General concept of the EDA package is shown on the scheme below, which illustrates main steps of the analysis and indicates the codes involved:
Click on the image to enlarge
One normally starts with the experimental data (I_{0} and I are intensities from the ionization chambers,
fluorescence detectors, etc), which must be converted into
xray absorption coefficient by the EDAFORM code (or any other suitable codes one likes to use).
Thus obtained xray absorption coefficient can be used to separate XANES part, located close to the xray absorption edge,
by the EDAXANES code
or to extract the total experimental EXAFS signal χ(k) by the EDAEES code.
After total experimental EXAFS signal extraction, one usually performs its Fouier filtering (i.e. direct and
back Fourier transforms (FT) with some suitable "window"function)
to separate contribution from different structural shells (peaks in FT). This is done by the EDAFT code.
Such approach allows one to "simplify" the analysis, at least, for the first coordination shell of the absorbing atom.
Finally, the EXAFS signal from a single shell can be simulated by different models to obtain structural information.
The EDA package allows one to use three models:
(i) conventional multicomponent parametrized model within the Gaussian or cumulant approximation (the EDAFIT code),
(ii) arbitrary radialdistribution fucntion (RDF) model obtained by the regularizationlike approach(the EDARDF code),
(iii) the socalled "splice" model (one needs to use the EDAFT and EDAPLOT codes).
To perform simulations, one obviously needs to provide the scattering amplitude and phase shift functions for each scattering path.
These data can be obtained either from experimental EXAFS signal for etalon (reference) compound
or calculated theoretically. In the EDA package, one has possibility to use the theoretical data calculated by the
FEFF code,
which can be extracted from the feff****.dat files by the EDAFEFF code.
Different models obtained from the simulations of the EXAFS signal by the EDAFIT code can be further analysed by the FTEST code,
applying the Fisher's F_{0.95} criterion.
Finally, visualisation, comparison and simple mathematical analysis of all obtained data can be done using the EDAPLOT code.
However, since all data are kept in the simple ASCII format they can be easily transfered to and treated by any other codes.
Basic approach to the EXAFS data analysis using the EDA package and theoretical amplitude and phase shift
functions, calculated by the FEFF code, is shown on the image below:
Click on the image to enlarge
It is crucial to align the experimental data and the theory on the same wavenumber scale (kscale), since there is strong
correlation between the origin of the photoelectron kinetic energy E_{0} and the interatomic distances R
(both parameters influence the frequency of the EXAFS signal).
Therefore, one normally starts from the analysis of the EXAFS signal for the reference compound, whose atomic structure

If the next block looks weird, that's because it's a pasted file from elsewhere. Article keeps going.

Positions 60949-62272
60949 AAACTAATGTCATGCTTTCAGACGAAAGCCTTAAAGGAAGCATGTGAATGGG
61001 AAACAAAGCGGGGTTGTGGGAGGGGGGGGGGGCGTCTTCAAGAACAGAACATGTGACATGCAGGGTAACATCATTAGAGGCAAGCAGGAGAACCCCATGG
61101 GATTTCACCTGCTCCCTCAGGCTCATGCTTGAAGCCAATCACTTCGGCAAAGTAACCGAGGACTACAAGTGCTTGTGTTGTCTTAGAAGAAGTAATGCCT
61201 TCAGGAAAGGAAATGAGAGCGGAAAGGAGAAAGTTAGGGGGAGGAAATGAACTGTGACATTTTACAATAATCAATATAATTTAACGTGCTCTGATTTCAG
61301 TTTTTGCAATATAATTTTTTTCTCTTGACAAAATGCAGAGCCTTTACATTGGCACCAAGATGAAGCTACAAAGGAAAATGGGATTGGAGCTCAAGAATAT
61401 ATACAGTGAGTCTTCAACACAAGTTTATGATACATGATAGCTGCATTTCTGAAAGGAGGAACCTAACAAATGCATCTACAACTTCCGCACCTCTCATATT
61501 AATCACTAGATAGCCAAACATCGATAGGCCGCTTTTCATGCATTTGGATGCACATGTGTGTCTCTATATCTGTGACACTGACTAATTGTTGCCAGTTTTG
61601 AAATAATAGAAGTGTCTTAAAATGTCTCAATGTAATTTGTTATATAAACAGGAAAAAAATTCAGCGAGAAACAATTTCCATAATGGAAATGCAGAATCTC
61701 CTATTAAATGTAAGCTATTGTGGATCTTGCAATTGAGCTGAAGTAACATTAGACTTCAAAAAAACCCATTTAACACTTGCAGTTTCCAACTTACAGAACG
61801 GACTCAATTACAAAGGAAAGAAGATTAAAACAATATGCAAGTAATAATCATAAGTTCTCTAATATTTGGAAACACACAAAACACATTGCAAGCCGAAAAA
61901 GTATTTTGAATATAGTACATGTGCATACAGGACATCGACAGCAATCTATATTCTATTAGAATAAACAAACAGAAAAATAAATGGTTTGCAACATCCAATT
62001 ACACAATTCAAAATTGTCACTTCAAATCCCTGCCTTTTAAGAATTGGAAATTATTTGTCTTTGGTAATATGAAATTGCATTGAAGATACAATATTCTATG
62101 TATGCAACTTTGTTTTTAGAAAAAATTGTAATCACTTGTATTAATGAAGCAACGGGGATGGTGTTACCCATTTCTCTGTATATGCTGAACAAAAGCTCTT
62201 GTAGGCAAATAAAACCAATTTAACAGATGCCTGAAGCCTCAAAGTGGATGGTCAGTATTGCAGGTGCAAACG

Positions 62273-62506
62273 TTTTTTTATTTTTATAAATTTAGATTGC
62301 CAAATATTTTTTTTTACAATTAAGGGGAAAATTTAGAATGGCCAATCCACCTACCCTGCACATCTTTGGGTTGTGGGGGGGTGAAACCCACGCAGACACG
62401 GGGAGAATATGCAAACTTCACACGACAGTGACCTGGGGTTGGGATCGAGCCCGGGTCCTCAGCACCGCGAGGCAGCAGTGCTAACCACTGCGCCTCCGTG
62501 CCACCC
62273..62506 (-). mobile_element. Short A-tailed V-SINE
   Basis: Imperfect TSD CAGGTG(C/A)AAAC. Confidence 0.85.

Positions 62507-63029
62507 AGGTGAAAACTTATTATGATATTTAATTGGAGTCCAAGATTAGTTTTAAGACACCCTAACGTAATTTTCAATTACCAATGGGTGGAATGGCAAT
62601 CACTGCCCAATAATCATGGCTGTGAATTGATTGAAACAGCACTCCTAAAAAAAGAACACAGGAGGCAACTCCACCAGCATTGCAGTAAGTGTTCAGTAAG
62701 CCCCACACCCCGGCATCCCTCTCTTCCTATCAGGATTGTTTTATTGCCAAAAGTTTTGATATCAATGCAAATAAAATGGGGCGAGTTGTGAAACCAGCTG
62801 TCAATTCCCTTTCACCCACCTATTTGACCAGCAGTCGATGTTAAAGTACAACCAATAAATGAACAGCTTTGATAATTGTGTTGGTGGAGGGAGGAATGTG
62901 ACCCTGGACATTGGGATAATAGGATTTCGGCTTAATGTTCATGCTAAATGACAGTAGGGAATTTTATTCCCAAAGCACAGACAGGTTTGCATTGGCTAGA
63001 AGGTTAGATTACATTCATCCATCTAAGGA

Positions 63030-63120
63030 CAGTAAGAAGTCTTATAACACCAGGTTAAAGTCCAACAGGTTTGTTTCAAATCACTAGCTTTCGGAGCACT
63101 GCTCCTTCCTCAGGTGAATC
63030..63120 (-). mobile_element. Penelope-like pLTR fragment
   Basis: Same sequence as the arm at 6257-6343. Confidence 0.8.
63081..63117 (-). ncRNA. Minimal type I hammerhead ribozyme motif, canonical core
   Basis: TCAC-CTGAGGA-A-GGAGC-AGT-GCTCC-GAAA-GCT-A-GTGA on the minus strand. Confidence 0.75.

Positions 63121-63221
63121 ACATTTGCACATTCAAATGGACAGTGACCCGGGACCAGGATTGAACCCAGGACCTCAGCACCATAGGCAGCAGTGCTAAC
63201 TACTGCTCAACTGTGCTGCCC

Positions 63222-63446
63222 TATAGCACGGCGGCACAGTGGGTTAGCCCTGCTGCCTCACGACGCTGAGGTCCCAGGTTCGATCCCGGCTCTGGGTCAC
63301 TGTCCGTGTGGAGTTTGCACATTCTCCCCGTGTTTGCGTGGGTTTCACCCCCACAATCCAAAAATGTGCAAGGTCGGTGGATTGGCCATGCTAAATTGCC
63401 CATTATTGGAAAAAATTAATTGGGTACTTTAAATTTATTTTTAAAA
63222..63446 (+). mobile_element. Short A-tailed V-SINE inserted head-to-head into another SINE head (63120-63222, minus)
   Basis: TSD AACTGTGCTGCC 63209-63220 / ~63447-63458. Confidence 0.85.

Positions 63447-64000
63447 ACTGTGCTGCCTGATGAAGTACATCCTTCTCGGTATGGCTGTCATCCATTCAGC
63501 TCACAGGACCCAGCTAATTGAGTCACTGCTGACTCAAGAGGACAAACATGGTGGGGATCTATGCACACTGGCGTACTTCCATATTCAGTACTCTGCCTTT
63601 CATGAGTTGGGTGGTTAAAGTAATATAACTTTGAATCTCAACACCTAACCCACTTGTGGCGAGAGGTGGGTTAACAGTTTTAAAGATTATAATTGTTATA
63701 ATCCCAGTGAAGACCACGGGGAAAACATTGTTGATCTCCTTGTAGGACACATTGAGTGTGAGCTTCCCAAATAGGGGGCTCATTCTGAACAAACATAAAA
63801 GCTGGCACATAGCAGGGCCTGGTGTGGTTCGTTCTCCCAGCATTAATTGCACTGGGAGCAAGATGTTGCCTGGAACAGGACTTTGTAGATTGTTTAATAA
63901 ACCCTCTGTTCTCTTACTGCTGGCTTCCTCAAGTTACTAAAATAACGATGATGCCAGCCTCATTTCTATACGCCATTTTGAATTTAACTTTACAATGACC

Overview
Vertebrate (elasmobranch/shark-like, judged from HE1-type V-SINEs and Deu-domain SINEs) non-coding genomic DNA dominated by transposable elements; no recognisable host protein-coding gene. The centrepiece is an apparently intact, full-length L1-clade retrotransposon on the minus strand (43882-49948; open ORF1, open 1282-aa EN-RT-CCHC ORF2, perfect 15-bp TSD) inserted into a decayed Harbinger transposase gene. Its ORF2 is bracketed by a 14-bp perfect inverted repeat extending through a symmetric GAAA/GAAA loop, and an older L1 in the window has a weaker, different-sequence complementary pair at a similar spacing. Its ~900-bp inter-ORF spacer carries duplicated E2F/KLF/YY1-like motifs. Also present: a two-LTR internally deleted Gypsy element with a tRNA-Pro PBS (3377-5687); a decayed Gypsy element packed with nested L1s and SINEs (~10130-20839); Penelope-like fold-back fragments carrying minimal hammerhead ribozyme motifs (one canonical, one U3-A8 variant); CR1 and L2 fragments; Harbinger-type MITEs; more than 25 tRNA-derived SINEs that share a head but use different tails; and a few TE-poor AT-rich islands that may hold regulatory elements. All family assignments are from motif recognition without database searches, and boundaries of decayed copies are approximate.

is well known. A good polycrystalline compound with the local structure close to that of the sample under study is a good choice for the reference.
As the first trial, one can set the position of E_{0} at the maximum of the first derivative of the xray absorption
coefficient and extract the EXAFS signal χ(k): this should be done by the EDAEES code.
Besides, one needs to perform calculation
of the theoretical total EXAFS signal χ_{FEFF}(k) by the FEFF code.
This requires the construction of the feff.inp file for the reference compound, which can be done
by the ATOMS code.
After executing the FEFF code, the theoretical EXAFS signal should be extracted from
the generated chi.dat file and compared with the experimental one.
If the phases of two EXAFS signals deviate significantly, especially in the lowk range, one needs to adjust the E_{0} position for the experimental
EXAFS signal. Thus, the whole extraction procedure should be repeated till the two EXAFS signals will be aligned with the accuracy of better than 0.51 eV.
When the good position of E_{0} for the EXAFS spectrum of the reference compound is found, the same E_{0}
value should be used for other EXAFS signals under analysis.
As a result of the FEFF calculation for the reference compound, a set of feff****.dat files is also generated for all scattering paths.
Each feff****.dat file can be used to generate by the EDAFEFF code a pair of files (amp****.dat and pha****.dat)
containing the amplitude and phase shift functions in the format required by the EDAFIT and EDARDF codes.
Here the asterisk symbol should be changed by the required scattering path number, for example, amp0001.dat.
After proper selection of the E_{0} value, one can continue the analysis of the EXAFS spectrum for the system of interest.
In many cases, due to the presence of the multiplescattering contributions at large distances, only analysis of the first coordination shell of the absorber
can be rigorously performed, i.e. without further significant approximations.
To do this, one needs first to isolate the contribution of the first shell by performing direct and inverse Fourier transformations (FT) of the experimental EXAFS signal.
This can be done by the EDAFT code. One should take care that exactly the same "windows"function is used in kspace, and the "window"function
in Rspace selects precisely the range of the first shell. The overlap with the outer shells in Rspace, the noise and the presence of the phase shift
must be taken into account to do the isolation procedure properly.
Finally, the isolated first shell EXAFS signal can be bestfitted by the Gaussian or cumulant model using the EDAFIT code, or the first shell RDF function
can be directly reconstructed by the EDARDF code. In both cases, the amplitude (amp****.dat) and phase shift (pha****.dat) functions must be provided.